Heterick & Shattuck, 2011
Iridomyrmex omalonotus is a very common species that has a preference for drier habitats. It makes terrestrial nests, denoted by a small mound (Renmark, South Australia: S. O. Shattuck, label data). Sandplain heath-land, Triodia-covered sand dunes and mallee scrubland are typical habitats. The ant frequently ascends trees to forage, and unsurprisingly, label data indicates that a number of specimens have been collected using such methods as malaise traps and honey baits on tree-trunks. Interestingly, foragers have been collected at night (Cocklebiddy, Western Australia), although this ant is also diurnally active. On the basis of its known relationships and attraction to honey, this species is also likely to attend lycaenid caterpillars and honeydew-producing Hemiptera, although label data are lacking for this detail.
The appearance of many workers of this species is that of their eastern cousins, namely Iridomyrmex mayri and Iridomyrmex obscurior, but in a number of populations the propodeum is peculiarly flattened. However, the propodeum is variable in appearance, and efforts to find discrete characters to differentiate the most distinctive workers representing the two morphs have been unsuccessful. The view taken here is that variable propodeal shape is part of normal intraspecific variation in I. omalonotus. This ant can be distinguished from most others by its long, hairy antennal scapes, erect setae on the hind tibiae and sides of the head, and its relatively small size. Of the few species with which I. omalonotus can be confused, Iridomyrmex spurcus is found in the same habitat, but this species may be recognised by the unusually long setae on its legs and mesosoma (short and bristly in I. omalonotus). Morphological similarities between I. omalonotus and I. obscurior are also discussed under the latter.
Keys including this Species
Distribution based on Regional Taxon Lists
Distribution based on AntMaps
Distribution based on AntWeb specimens
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The following information is derived from Barry Bolton's New General Catalogue, a catalogue of the world's ants.
- omalonotus. Iridomyrmex omalonotus Heterick & Shattuck, 2011: 118, figs. 60, 90 (w.) AUSTRALIA.
- Holotype, worker, 5km S Borden, Western Australia, 239m, Australia, Australian National Insect Collection. , 9 April 1992, S. Shattuck, ANIC32-038854,
- Paratype, 5 workers, 5km S Borden, Western Australia, 239m, Australia, Australian National Insect Collection. , 9 April 1992, S. Shattuck, ANIC32-038854,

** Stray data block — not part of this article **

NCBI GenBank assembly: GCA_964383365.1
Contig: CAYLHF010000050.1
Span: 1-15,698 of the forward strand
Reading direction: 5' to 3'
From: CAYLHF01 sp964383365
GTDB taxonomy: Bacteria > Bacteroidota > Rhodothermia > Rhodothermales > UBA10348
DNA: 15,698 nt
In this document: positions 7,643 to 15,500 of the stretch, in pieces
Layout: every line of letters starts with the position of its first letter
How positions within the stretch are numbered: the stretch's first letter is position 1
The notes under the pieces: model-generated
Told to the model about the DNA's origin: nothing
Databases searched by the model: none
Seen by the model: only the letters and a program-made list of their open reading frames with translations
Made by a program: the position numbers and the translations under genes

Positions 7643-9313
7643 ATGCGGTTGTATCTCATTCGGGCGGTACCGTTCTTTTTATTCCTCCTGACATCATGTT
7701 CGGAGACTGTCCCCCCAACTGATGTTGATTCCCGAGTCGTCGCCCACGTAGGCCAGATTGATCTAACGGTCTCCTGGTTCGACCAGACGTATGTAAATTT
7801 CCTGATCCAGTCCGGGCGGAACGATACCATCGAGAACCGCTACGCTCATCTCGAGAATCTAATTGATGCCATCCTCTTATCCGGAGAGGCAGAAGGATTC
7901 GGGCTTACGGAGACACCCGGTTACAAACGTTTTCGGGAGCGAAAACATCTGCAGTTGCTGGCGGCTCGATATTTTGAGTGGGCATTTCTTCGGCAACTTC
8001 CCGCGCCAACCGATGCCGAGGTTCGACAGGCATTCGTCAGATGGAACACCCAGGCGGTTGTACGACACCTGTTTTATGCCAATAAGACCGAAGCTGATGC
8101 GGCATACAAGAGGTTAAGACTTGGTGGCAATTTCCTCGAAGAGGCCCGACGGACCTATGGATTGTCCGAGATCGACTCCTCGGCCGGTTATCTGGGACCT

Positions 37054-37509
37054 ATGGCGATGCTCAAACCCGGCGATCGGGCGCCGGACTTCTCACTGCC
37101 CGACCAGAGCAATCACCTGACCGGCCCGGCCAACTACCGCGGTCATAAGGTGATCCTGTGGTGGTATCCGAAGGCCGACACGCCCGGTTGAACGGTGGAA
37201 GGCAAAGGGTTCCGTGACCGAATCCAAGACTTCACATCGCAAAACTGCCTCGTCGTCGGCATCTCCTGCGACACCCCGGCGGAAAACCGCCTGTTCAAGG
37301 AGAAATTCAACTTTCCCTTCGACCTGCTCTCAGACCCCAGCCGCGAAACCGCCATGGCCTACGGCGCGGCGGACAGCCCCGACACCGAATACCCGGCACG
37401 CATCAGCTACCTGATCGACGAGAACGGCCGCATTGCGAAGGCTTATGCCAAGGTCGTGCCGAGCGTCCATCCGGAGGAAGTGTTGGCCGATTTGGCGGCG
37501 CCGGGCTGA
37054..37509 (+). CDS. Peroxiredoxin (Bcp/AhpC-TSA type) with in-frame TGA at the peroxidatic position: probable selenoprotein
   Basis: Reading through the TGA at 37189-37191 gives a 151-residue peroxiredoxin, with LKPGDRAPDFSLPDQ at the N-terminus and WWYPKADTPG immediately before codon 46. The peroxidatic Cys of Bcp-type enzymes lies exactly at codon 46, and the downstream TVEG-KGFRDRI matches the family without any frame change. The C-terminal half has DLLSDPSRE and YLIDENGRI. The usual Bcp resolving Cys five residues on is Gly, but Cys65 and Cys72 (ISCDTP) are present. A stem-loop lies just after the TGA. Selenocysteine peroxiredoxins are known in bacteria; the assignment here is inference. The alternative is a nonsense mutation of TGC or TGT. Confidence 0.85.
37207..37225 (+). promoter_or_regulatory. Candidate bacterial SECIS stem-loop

- Paratype, 3 workers, Cliff Head, Western Australia, 12m, Australia, Australian National Insect Collection; low closed mallee, malaise. , 20 September–9 November 2003, C. Lambkin, N. Starwick & J. Recsei, ANIC32-030807,
- Paratype, 2 workers, Cliff Head, Western Australia, 12m, Australia, Museum of Comparative Zoology; low closed mallee, malaise. , 20 September–9 November 2003, C. Lambkin, N. Starwick & J. Recsei, ANIC32-030807,
- Paratype, 3 workers, 46mi. SSW Coolgardie, Western Australia, Australia, The Natural History Museum; trunk strays mallee. , 6 November 1969, R. W. Taylor, ANIC32-032124,
Worker Description. Head. Posterior margin of head weakly convex to planar, or planar to weakly concave; erect setae on posterior margin in full-face view set in a row; sides of head noticeably convex; erect genal setae present on sides of head in full-face view. Ocelli absent; in full-face view, eyes set above midpoint of head capsule; in profile, eye set anteriad of head capsule; eye semi-circular, or asymmetrical, curvature of inner eye margin more pronounced than that of its outer margin. Frontal carinae convex; antennal scape surpassing posterior margin of head by 0.2-0.5 x its length. Erect setae on scape present and sparse; prominence on anteromedial clypeal margin projecting as blunt but distinct protuberance; mandible regularly triangular with oblique basal margin; long, curved setae on venter of head capsule absent. Mesosoma. Pronotum moderately and evenly curved over its length, or weakly undulant or almost straight. Erect pronotal setae numerous (12 or more) and longest setae elongate, flexuous and/or curved, or numerous (12 or more), short and bristly. Mesonotum sinuous. Erect mesonotal setae moderate in number to numerous (6 or more), short and bristly. Mesothoracic spiracles always inconspicuous; propodeal dorsum straight and short (equal in length to propodeal declivity), or straight and long (half as long again as length of propodeal declivity); placement of propodeal spiracle mesad, more than its diameter away from propodeal declivity; propodeal angle weakly present or absent, the confluence of the dorsal and declivitous propodeal faces indicated, if at all, by an undulation. Erect propodeal setae sparse (6 or fewer) to numerous (12 or more), short and bristly. Petiole. Dorsum of node convex; node thin, scale-like, orientation more-or-less vertical. Gaster. Non-marginal erect setae of gaster present on first gastral tergite; marginal erect setae of gaster present on first tergite. General characters. Allometric differences between workers of same nest absent. Colour shades of brown, gaster may be darker than foreparts. Colour of erect setae white, depigmented.
Measurements. Worker (n = 6)—CI 76–89; EI 25–28; EL 0.18–0.22; EW 0.13–0.18; HFL 1.08–1.37; HL 0.82–0.96; HW 0.63–0.86; ML 1.03–1.34; MTL 0.81–0.97; PpH 0.12–0.17; PpL 0.41–0.52; SI 116–141; SL 0.88– 1.04.
Greek: omalus—‘flat’ plus Latin: notus—‘back’, referring to the appearance of the worker propodeum seen in profile.